It was a rough weekend for me. A number of things, including a not-so-great trip to see Annie on Saturday, had me feeling that the weekend’s original purpose of rejuvenation had seriously gotten off track. Nothing brought me closer to peace or calm; I was holding tight to a lot of stress and frustration. Not even going to church, seeing dear friends, and a run in the beautiful autumn weather pushed me out of my funk.
What did make a difference, though, was a game of Bop.
Bop is a game my son, R, created. All you need to play is a big balloon, very much like the one my kids’ dentist gives out at the conclusion of every visit, and eager players. The purpose is to keep the balloon in the air, using your hands, head, feet, and assorted body parts to bounce the balloon up, away from the floor.
R made up the game while he and I had a quiet evening at home yesterday. His sister had a birthday party to attend, to which my husband, thankfully, escorted her. He contended with 30 excited, screaming kindergartners at a bowling alley while R and I ate dinner together and caught up. R told me about his friends and the new book he’s reading; we laughed and listened to one another. In the quiet, I found space to let go of some of my stress and negativity. R also introduced me to Bop, and we played in between getting ready for bed and folding laundry.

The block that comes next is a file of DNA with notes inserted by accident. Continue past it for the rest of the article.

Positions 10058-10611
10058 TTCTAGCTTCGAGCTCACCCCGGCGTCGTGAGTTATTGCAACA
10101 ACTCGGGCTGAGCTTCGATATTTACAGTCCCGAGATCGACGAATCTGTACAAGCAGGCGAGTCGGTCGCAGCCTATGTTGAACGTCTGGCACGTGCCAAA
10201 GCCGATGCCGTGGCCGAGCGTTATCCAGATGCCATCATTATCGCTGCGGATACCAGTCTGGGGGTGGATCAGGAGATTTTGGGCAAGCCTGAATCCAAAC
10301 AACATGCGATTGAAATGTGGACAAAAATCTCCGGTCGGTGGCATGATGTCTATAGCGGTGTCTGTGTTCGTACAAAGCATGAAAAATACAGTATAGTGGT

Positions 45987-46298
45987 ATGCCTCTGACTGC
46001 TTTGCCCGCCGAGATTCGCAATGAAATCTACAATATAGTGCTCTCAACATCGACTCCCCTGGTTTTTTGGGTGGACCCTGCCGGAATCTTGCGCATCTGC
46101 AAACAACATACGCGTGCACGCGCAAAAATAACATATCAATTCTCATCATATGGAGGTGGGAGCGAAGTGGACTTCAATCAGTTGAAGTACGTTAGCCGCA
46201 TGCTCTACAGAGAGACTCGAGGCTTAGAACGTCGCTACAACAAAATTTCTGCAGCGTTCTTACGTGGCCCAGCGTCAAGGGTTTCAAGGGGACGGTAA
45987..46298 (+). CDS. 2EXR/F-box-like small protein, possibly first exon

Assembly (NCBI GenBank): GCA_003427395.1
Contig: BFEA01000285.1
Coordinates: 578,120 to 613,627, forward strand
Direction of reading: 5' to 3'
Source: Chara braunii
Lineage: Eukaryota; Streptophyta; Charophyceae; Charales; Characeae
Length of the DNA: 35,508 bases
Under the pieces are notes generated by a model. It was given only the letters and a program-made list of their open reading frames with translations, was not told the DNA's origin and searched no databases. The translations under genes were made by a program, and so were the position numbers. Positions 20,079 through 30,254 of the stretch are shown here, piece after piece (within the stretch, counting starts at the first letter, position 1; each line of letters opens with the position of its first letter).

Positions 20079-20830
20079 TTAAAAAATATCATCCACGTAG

“This is fun,” I said, jumping up to connect with the big red balloon, sending it to R. We were in our living room, running from side to side to keep the balloon afloat.
“Yes, Mama, it is. And it’s really good exercise. That’s why I invented it,” he replied, his eyes fixed on the balloon’s descent to the couch.
A light touch sent the balloon to me on the other side of the room. I sent it back, reaching out to catch it as it bounced off the window. We went back and forth like this for some time, avoiding lamps and breakables. We switched from R’s big red balloon to his sister’s even larger pink balloon. We slowly mastered the art of waiting for the balloon to make its way to us, rather than reaching too high or too far or smacking the balloon too hard. We worked on keeping the balloon near and in focus. A metaphor, perhaps, for what I need more of in life.
Our game of Bop became much louder once my husband and daughter arrived. We started teams (“Nautilus” versus “Loving Halloween”), tried to keep score, and giggled throughout, especially when the balloon bounced off of our faces. The four of us danced and dogged around the living room, and, for that game, it was only us, and that balloon, that mattered. We ended our play, laughing and together. And wanting more.